A condition called perianal fistula, which usually affects dogs over seven years old, involves chronic, odorous wounds in the tissue surrounding the anus. It’s most common in German Shepherds, but it’s also seen in Retrievers and Setters. Perianal fistula requires prompt treatment to stop the infection from spreading deep into the rectum.

Diagnosis & Treatment

Obviously, treatment for hemorrhoid-like problems in dogs depends on which condition your pup is suffering from. If you notice any signs of anal or rectal issues, it’s important to see your veterinarian as soon as possible to get a proper diagnosis and treatment. Prompt treatment for many of these conditions is extremely important to avoid severe complications.

Also, some of these conditions can require emergency vet treatment, surgery, and other expensive vet care. Before you’re faced with costly vet bills that can run into thousands of dollars, consider getting pet insurance while your dog is still young and healthy to cover unexpected illnesses and accidents. With coverage, you won’t have to choose between your wallet and your pup’s health care needs.

Frequently Asked Questions

Here are some of the most common questions pup owners have about rear-end problems with dogs.

Can You Use Human Hemorrhoid Cream On Dogs?

You may be tempted to use Preparation H or another human hemorrhoid cream on your pup to relieve anal itching or discomfort, but it’s not recommended for dogs. These creams may not be safe or effective for dogs.

Do Dogs Get Hemorrhoids That Bleed?

Human hemorrhoids can bleed, but no, dogs don’t get hemorrhoids that bleed since they don’t get hemorrhoids. If you notice blood anal bleeding or the presence of blood in your dog’s feces, you should contact your vet as soon as possible. One of the most common causes is colitis (inflammation of the colon), but rectal polyps and cancer can also cause rectal bleeding.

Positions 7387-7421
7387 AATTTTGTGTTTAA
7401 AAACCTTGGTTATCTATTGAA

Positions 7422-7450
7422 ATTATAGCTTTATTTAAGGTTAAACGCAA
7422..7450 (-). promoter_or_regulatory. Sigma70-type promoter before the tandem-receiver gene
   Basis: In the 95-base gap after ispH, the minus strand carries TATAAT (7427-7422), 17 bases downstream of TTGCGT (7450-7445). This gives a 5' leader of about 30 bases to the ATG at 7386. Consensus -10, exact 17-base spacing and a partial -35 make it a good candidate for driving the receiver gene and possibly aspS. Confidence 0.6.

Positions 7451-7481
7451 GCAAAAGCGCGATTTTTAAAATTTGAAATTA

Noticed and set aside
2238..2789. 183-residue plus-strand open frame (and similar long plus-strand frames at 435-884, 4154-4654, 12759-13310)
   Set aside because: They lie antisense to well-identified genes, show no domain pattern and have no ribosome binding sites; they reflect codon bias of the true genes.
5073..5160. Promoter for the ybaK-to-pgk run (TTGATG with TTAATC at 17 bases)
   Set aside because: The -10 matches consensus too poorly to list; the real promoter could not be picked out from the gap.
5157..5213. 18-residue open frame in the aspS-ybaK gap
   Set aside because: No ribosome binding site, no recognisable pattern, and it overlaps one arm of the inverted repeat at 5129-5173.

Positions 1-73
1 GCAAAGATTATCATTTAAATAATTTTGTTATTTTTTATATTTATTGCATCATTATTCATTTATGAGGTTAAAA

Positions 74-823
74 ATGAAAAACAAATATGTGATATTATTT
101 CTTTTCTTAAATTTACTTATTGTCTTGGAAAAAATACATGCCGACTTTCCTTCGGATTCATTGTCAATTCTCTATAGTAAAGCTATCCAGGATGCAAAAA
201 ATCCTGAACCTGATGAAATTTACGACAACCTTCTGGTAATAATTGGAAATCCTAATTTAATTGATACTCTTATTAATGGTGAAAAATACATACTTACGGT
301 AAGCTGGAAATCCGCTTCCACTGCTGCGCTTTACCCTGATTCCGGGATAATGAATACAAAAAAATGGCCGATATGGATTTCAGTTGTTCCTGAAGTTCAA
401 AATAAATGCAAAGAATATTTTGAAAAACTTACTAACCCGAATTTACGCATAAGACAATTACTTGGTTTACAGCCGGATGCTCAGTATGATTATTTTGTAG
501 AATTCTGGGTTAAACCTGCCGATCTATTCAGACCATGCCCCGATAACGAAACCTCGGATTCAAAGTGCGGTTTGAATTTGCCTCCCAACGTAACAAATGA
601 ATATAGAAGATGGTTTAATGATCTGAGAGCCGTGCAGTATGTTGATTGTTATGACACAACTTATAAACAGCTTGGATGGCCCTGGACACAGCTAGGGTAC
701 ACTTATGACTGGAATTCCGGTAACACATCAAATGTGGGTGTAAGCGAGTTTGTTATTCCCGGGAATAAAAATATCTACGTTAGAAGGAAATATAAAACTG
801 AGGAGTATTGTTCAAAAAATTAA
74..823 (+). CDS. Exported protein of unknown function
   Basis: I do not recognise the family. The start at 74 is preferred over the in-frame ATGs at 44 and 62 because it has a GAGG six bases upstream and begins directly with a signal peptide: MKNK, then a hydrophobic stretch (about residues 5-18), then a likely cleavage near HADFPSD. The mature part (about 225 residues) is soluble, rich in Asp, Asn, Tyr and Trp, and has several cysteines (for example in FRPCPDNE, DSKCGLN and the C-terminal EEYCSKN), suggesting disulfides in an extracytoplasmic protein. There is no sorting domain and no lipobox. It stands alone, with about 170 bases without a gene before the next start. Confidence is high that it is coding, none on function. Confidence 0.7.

What Do Dog Hemorrhoids Look Like?

Pup owners can mistake rectal prolapse or a perineal hernia as the sign of hemorrhoids in their dogs. The protrusion outside of their pup’s anus can look similar to external human hemorrhoids.

How Can I Relieve My Dog’s Pain?

Various anal and rectal problems can be quite painful for your pup, and we hate to see our furbabies suffer. To temporarily relieve discomfort, you can safely apply a warm compress to your dog’s anal area. Although you may be tempted to turn to your medicine cabinet, do not give your pup human pain meds. There are some natural ways to give your dog pain relief, but it’s best to check with your veterinarian to make sure anything you’re considering is safe for your pup.

The information provided through this website should not be used to diagnose or treat a health problem or disease; it is not intended to offer any legal opinion or advice or a substitute for professional safety advice or professional care. Please consult your health care provider, attorney, or product manual for professional advice. Products and services reviewed are provided by third parties; we are not responsible in any way for them, nor do we guarantee their functionality, utility, safety, or reliability. Our content is for educational purposes only.

Subscribe
Notify of
0 Comments
Inline Feedbacks
View all comments
Scroll to Top